Oxfam’s Duncan Green (From Poverty to Power) reviews Graham Teskey and Lavinia Tyrrel’s new paper.
In recent years, I’ve been one of a crowd of people thinking and pontificating about ‘adaptive management’. The debate has been rather dominated by academics and thinktankers, fond of hand-waving generalizations and rather better at taking down the bad stuff that suggesting what might replace it. In those conversations, Graham Teskey has played the role of the stroppy practitioner, demanding more practical guides to how to ‘do development differently’, things that might help a harassed donor or programme manager (or him) get it right. He’s obviously got tired of waiting because he (with Lavinia Tyrrel) has written his own. And I think it is going to be really significant.
The paper, Implementing adaptive management: A front-line effort. Is there an emerging practice?, spends just 16 pages summarizing the main issues – what’s wrong with standard, aid practices such as the logframe; the principles behind Adaptive Management (or the overlapping approaches to Doing Development Differently, or Thinking and Working Politically or – for the really nerdy – Problem-Driven Iterative Adaptation – lots of common features, but see Heather Marquette’s great summary of the differences). They come up with a catchy new acronym – PILLAR: Politically Informed, Locally-Led and Adaptive Responses (wonder how many beers that took) – to summarize their recipe.
But then they get onto the important stuff – 15 ‘how to’ notes for development practitioners on everything from how to ‘screen’ potential recipients of donor grants (it’s not that easy to tell the difference between adaptive management and plain old bad management – you need to ask the right questions to sort them out) to setting out practical guidelines on the 3 blobs I developed with Angela Christie a few years ago (adaptive governance, programming and delivery) and a final note on how to measure all this.
Some highlights from the initial paper (italics are mine):
‘The current state of play: Among the many principles that currently inform donor-funded development initiatives, three appear to stand out: first, that they should be politically informed; second that they should be locally led; and third, that they should be adaptive. The purpose of this paper is not to interrogate these principles or summarise different views expressed in the literature. Rather, it is to grapple with the question of how to operationalise them. It is written from the point of view of two practitioners who are operating at the ‘front-line’ and who are struck by the predominance of papers that explain the ‘what’ and the why’, but rarely the ‘how’.
What was wrong with what went before: These three principles arise not only from a recognition that development initiatives often do not go according to plan, but also from concerns regarding the nature and functioning of the logframe, and results frameworks more generally. As far as the logframe is concerned, Chris Mellor, then in the Evaluation Department of what was the Department of International Development, identified three intrinsic problems: (i) they assume that causal pathways can be known in advance; (ii) they condense and simplify ‘messy realities’ and assume they can be treated in reductionist ways; and (iii) they establish incentives to deliver, rather than to adapt. While the logframe undoubtedly requires donors to think more rigorously about their investments, it can sometimes act as something of a ‘straightjacket’, preventing the emergence of more flexible and appropriate ways to design and deliver investments. Adaptive management is part of the response.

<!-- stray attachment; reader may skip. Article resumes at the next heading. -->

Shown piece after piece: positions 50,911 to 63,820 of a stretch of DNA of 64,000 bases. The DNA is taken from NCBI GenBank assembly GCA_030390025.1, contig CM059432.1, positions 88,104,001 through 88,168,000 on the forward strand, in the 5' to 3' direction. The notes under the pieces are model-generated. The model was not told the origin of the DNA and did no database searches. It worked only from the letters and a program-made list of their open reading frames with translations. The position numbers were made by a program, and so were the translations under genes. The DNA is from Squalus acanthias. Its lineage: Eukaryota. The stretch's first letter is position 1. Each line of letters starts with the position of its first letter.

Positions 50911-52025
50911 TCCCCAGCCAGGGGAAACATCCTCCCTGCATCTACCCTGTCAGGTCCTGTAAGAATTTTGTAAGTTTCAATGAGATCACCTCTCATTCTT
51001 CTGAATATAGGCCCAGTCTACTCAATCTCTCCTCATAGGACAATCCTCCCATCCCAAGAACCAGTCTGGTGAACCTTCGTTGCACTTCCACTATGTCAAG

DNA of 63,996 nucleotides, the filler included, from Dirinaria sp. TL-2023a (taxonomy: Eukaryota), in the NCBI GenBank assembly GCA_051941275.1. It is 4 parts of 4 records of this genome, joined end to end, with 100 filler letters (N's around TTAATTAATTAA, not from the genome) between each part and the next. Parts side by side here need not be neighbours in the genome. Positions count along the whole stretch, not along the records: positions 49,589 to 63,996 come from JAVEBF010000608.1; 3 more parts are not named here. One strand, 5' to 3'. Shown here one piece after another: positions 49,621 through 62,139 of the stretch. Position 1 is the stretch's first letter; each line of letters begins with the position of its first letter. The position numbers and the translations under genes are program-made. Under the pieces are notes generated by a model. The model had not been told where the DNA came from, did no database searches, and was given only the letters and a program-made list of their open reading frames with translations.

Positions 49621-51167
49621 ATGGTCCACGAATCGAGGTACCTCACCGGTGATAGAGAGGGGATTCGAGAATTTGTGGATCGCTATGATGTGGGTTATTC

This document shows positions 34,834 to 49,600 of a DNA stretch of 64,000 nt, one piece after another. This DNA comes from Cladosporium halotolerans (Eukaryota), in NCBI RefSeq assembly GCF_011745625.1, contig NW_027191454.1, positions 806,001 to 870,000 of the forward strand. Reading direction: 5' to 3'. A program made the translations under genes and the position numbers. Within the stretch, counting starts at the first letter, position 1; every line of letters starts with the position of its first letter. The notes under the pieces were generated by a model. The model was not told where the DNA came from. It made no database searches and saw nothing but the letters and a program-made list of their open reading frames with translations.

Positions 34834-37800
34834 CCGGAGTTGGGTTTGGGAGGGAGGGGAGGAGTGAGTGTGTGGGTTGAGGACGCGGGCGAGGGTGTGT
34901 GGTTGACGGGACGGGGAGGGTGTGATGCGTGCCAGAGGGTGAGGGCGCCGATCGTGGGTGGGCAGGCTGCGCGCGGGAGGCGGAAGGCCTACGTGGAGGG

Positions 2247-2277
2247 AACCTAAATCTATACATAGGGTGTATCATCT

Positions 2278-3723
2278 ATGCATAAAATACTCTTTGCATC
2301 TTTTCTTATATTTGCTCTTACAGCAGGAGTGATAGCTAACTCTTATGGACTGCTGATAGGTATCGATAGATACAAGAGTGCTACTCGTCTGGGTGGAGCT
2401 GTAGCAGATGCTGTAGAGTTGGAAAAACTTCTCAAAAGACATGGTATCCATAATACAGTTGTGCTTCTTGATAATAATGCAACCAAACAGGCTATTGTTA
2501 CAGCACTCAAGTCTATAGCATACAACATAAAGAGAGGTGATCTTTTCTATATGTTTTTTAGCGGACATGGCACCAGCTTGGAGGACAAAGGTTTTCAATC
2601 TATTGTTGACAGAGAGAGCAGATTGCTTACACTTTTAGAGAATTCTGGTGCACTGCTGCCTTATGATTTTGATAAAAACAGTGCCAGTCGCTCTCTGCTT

Their theory of change: What will it take to shift practice away from linear and planned approaches (top left quadrant of figure), towards models which foster local leadership and -suggests that the answer is not to throw out the discipline of the logical framework, results frameworks, or theories of change. Rather they need to be handled rather more reflectively and ‘elastically’. We need tools for planning, monitoring and reporting which can be actioned within the dominant aid paradigm.
Conclusion: Operationalising adaptive management – what we have called PILLAR – is conceptually difficult, politically risky and organisationally challenging. However, given what we have learned about complexity, systems theory, competing interests and incentives, changing policy contexts, and the sheer unpredictably of individual and collective human behaviour, it seems – to these authors at least – that there are two options. Either we accept the challenges and embrace PILLAR, or we resign ourselves to the likelihood of continued program underperformance or failure.
It is, by some distance, the most practical guide so far to this cluster of approaches, but I have to admit to some misgivings, which I’ve discussed before on this blog. The aid sector, along with most public institutions, seems only able to absorb new ideas when they are codified and turned into toolkits. Then people can be trained, measured and evaluated against an agreed set of criteria. Graham and Lavinia have taken on that challenge as the only way to drive the changes they see as urgently needed.
The trouble is that the essence of adaptive management is to some extent, ‘throw away your toolkits – study the system (even dance with it), adapt, respond, improvise’. And codification can easily take power away from people on the frontline and into the hands of ‘adaptive managers’ versed in the jargon of the new orthodoxy, when the exact opposite is needed. I only hope that when people use this guide (as they undoubtedly will), they are able to follow the spirit, as well as the letter, of the adaptive management message.
This review was originally posted on ‘From Poverty to Power’. See here.